Tuesday, June 02, 2009

No News Is Bad News

By guest columnists Margaret Donovan and Richard Hughes of The Twin Towers Alliance.

What we are witnessing at the World Trade Center is a massive failure of imagination. If not arrested, it will undermine the nation that so many have fought for and died to preserve.

Mayor Michael Bloomberg said last week: "It is in the interest of the city and this country to get development going at the World Trade Center site."

He went on to warn us: "There's no easy solution here. We'll try and come to an agreement."

The sad spectacle at Ground Zero is demoralizing our country. As it happens, there is indeed an easy solution for the World Trade Center and the majority of the people have always been in agreement on what that is — rebuild the Twin Towers.

What we want is clearly irrelevant to officials who determine which "answers" will do. But America is only as strong as its social contract.

When officials fail to hold up their end of the bargain, our only hope is a faithful and resolute press.

America was founded on the belief that we, the people, know how to run our affairs. The only way our country will thrive is if those we elect to represent us actually do.

In the past year it has become apparent how completely the official plan for the Trade Center has failed. Unsound from the start, the credit crisis has exacerbated the distress of a project that has been on life-support all along.

At the same time, officials have known that there is a fully developed plan to build 21st-century Twin Towers. The plan would save billions of dollars, years of time, and honor the will of the people, but for some reason that doesn't matter.

The viability of "Twin Towers II" has been recognized as clearly superior by some of the most eminent skyscraper authorities in the world. But instead of analyzing its merits, officials put a bad plan on steroids, closed their eyes, and held their breath — with predictable results.

Now the Port Authority wants to replace two of the four towers with retail "stumps," but instead of canceling the windowless wonder that by any name is still an eyesore, they want to replace the only towers that have a little character.

The latest price tag for the WTC transit station — inaccurately hailed as a "hub" — is projected at between $3 and $5 billion dollars. For not much more we could build two spectacular mixed-used Twin Towers.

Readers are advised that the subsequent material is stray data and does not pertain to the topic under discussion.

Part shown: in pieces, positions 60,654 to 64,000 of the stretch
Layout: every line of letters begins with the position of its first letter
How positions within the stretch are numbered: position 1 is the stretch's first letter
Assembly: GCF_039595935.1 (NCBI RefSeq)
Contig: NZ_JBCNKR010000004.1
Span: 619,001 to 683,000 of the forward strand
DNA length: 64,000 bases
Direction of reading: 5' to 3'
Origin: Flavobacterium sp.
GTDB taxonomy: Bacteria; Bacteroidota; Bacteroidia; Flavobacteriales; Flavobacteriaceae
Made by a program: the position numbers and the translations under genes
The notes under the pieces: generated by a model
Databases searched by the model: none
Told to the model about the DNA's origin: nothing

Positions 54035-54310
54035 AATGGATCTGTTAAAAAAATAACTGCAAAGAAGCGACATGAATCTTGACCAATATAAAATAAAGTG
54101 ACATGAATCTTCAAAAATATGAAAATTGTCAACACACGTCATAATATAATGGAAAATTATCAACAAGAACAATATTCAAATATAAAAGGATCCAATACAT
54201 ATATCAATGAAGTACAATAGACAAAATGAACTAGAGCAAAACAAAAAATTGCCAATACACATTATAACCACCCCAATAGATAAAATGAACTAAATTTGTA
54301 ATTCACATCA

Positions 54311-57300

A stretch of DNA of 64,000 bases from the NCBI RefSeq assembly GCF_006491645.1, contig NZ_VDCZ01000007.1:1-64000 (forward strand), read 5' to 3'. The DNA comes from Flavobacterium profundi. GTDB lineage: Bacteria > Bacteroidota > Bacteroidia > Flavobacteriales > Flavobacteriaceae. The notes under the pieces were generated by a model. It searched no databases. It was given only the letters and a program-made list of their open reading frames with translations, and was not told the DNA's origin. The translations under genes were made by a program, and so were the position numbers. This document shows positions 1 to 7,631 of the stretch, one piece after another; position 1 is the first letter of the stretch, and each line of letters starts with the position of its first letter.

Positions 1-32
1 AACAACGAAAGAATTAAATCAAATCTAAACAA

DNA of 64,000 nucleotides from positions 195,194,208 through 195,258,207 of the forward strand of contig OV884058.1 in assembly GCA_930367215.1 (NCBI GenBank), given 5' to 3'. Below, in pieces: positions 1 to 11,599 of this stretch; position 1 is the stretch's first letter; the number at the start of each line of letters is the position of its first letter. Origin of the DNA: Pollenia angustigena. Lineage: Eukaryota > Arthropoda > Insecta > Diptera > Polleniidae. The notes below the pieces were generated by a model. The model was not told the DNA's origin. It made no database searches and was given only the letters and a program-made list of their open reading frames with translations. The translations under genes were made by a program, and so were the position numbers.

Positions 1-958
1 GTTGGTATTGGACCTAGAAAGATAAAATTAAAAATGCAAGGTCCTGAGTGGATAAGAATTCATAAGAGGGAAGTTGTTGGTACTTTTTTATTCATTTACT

And the morbid 9/11 Memorial is again up over a billion dollars and will require another billion-dollar endowment to finance the annual $50 million dollars-plus needed to run it.

It may be privately funded, but why should something that is detested by 9/11 family members, that manages to be extravagant and insipid at the same time, be treated as a sacred cow? Only because the facts are not widely known.

It is time to let the public become part of the solution. People can learn more about the "Twin Towers II" plan and leave their names and comments on the petition at www.twintowersalliance.com.

Between now and June 11th, intensive meetings will be held to examine the options for the site. Now that there is one final chance to get it right, we can't let officials decide our future behind closed doors, because they have a different set of priorities and the public is not high on their list.

Nothing good can come of allowing politicians to hide the details of their discussions from scrutiny. They are not authorized to use the public's money to sell our World Trade Center short, when a real solution has been provided that they won't consider. If they need imagination the people have plenty to spare.

The time has come for a free and probing press to stand up for the public's best interests by challenging the news blackout and by insisting on the people's behalf to know how officials are addressing the robust alternative plan that would powerfully resolve the breakdown.

If there is a good reason to deny the American people the incomparable delight of seeing those Twin Towers reclaim their place in the skyline, let's hear it. Because that's the kind of country this is. It was created of, by, and for the people.

It is the entire country's burden and the entire country's privilege to build a World Trade Center that we can all be proud of. It is illogical and improper that the future of this site should be limited to what the people of New York and New Jersey can afford in an economic slump.

The ideal solution would be for the Federal Government to buy the air rights to the site, form a public corporation, and, while it is being fully funded, to advance Mr. Silverstein the money needed to go full speed ahead with the project to restore the skyline by 9/11/2011.

The two states need the money and the American people need their towers back. Given the chance to fund new Twin Towers and profit from their investment, the people would eagerly rush to be a part of the win-win venture.

There is only one way to make sense of the past eight years. There is no need to justify honest mistakes with dishonest excuses. We have one last opportunity that we can't afford to squander.

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